With such a pedigree, it can be hard to imagine that anyone ever doubted including Fermi in the Manhattan Project. But he was, you will remember, a citizen of an Axis power, Italy. True, he was one who fled Mussolini (in 1938, after receiving his Nobel Prize in Stockholm), but a citizen nonetheless. He didn’t become a naturalized U.S. citizen until 1944, well after he had begun his work on the bomb. In the early years, Fermi was, in the technical parlance, an “enemy alien.”
In the very early years of the bomb work, Vannevar Bush was unsure about bringing Fermi in. It wasn’t that Bush doubted Fermi’s loyalties — I think it would seem pretty clear that Fermi was no Fascist spy — but it wasn’t clear what the military brass would say. “The Army is going to talk about the case of Fermi… [and] I am sitting tight until I hear about these conversations. …in the interim we are not giving him information.” It required “a good deal of protest” for the Army to finally clear Fermi, and only on a very small part of the work being done at Columbia, and in a subordinate role. “I am not at all sure that the Army would reverse its point of view on this matter where an Italian citizen is concerned, ” Bush wrote in the summer of 1941.
Through at least the summer of 1941, both Fermi and Szilard — enemy aliens highly-connected to the project — were not even allowed to travel freely within the United States! They had 90-day permits that let them travel to specific cities (Fermi could go to New York; Washington, DC; Chicago; Beverly, Mass.; and Princeton, N.J., and that’s it), and that had to be renewed when it ran out. Arthur Compton thought this was pretty ridiculous as far as situations went; but James Conant didn’t want to push it.
Eventually Bush got around to getting Fermi full clearance, full freedom of action. Interestingly it came right at the Manhattan Project itself was ramping up, in late 1942. Fermi was one of the odd cases that Bush used to justify the need for the uranium work to have its own security system, independent of the Army and the Navy, who balked at clearing such people. (Oppenheimer and Arthur Compton were two others that he thought they’d have trouble clearing — not because of where they were from, but where they had signed their names, over the years.)
In 1943, Fermi was finally able to be fully brought in. The independence of Groves’ organization allowed him to do things that Bush’s OSRD found much more difficult. This week’s document is a letter from J. Robert Oppenheimer to Enrico Fermi, inviting the latter (who was at the Chicago Metallurgical Laboratory) to travel to Los Alamos in order to attend a three-week series of lectures on bomb design. These lectures would be later compiled into the Los Alamos Primer.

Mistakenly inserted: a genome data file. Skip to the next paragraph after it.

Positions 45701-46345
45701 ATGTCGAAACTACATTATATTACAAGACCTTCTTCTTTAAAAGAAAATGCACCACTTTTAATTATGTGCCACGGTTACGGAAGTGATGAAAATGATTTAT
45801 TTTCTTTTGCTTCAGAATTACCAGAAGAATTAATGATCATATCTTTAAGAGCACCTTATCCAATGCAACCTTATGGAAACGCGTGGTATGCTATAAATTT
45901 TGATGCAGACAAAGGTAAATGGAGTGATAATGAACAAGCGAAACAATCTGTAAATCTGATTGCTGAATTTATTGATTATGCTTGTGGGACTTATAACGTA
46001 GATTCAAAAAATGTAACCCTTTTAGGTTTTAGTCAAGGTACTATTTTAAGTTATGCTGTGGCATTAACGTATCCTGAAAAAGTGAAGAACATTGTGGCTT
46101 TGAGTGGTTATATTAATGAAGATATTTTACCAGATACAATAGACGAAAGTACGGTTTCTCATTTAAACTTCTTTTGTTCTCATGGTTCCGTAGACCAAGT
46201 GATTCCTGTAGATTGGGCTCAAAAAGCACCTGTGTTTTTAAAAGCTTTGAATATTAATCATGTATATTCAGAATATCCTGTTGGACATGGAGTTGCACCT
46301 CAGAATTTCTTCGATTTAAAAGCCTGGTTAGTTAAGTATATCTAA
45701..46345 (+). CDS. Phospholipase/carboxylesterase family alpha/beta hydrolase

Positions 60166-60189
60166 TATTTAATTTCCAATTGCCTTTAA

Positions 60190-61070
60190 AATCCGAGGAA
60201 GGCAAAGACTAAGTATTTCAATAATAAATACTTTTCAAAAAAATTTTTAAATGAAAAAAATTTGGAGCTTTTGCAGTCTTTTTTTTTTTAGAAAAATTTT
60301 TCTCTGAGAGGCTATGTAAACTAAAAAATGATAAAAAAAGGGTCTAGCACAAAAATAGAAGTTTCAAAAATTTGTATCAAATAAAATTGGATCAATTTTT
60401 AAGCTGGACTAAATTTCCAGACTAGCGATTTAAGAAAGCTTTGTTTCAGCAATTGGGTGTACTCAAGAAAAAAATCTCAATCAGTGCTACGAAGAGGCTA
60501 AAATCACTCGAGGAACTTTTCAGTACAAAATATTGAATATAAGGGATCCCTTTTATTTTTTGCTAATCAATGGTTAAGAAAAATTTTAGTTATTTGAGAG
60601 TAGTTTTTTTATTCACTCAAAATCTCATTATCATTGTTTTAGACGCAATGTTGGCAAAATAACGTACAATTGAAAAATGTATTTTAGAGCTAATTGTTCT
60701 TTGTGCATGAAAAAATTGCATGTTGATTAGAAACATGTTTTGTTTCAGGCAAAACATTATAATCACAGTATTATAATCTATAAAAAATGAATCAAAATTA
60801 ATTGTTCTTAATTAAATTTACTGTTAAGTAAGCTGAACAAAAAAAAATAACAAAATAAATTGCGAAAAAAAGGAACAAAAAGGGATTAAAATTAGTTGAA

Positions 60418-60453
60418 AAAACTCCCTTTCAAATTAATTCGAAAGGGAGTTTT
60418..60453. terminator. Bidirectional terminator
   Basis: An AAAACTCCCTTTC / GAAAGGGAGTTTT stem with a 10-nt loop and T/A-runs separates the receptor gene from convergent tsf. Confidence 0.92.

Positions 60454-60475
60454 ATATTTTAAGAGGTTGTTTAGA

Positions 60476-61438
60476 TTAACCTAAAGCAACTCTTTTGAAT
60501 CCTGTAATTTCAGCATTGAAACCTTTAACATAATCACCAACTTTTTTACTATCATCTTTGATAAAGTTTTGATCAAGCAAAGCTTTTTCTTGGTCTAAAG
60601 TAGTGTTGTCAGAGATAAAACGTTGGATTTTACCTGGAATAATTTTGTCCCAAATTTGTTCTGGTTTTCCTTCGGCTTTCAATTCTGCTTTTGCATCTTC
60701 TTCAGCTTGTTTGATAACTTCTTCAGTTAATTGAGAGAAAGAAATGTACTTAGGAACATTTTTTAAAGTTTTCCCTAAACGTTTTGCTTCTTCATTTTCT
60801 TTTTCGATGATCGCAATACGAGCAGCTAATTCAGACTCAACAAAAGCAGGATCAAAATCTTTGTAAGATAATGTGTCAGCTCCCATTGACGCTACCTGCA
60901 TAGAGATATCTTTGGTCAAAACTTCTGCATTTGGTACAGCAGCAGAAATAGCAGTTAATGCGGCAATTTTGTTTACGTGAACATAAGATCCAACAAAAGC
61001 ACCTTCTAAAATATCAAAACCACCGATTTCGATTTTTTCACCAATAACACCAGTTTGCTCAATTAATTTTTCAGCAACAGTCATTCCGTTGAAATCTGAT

The main paragraph of the letter reads:
We are planning to hold a three-week conference at Los Alamos, starting probably about April 15. The purpose of the conference is to discuss the scientific problems of the Los Alamos laboratory and to define its schedules and its detailed experimental program. The background of our work is so complicated, and information in the past has been so highly compartmentalized, that it seems that we shall have a good deal to gain from a leisurely and thorough discussion. My own view is that this is likely to contribute essentially toward our carrying out our directive in the simplest and fastest way. I want very much to have you present at the conference, whether or not you will have moved permanently to the site by that time.
It’s interesting, here, that the Primer conference was in part seen as an antidote to compartmentalization. Los Alamos was originally to be as compartmentalized as the rest of the project, but Oppenheimer and others insisted that it be a bastion of scientific interchange. Within its walls, the cleared scientists could discuss problems with other cleared scientists, even if they weren’t always working on the same problems. The consequence of this, from Groves’ perspective, was that Los Alamos had to be walled off from the other sites completely — information could be sent to Los Alamos, but the flow was generally not supposed to go the other direction.
The rest of the letter continues to explain that Los Alamos is still be assembled, and that the living arrangements weren’t quite worked out. It was an understatement — Los Alamos was famous for being a mud pit of prefabricated housing during the war years.
It seems that by this point, Fermi was more or less given carte blanche — except, of course, that because he was so important to the project, he was disallowed from flying and had to have a bodyguard/chauffeur at all times. His wife, Laura, recounted later that:
The rules General Groves had set could have been chosen by a wise mother for her teen-age daughter. Enrico was not to walk by himself in the evening, nor was he to drive without escort to the newly built Argonne Laboratory twenty miles from our home.
Even in 1944, however, Manhattan Project officials worried that Fermi might want to return to Italy after the war — with their secrets. It didn’t happen.
One wonders if, had the suspicion and paranoia gotten their way, and all people of German, Hungarian, or Italian descent had been cut out of the bomb project, whether it would have worked. Personally, I doubt it. Cut out Fermi, Bethe, Szilard, Teller, Wigner, Segrè, and Fuchs (yes, even Fuchs, who, for all his spying, was actually an important contributor) and you end up with quite a gutted Los Alamos.
It would have been a curious irony if, having fled Fascism in Europe, they found themselves too suspicious to employ in the United States.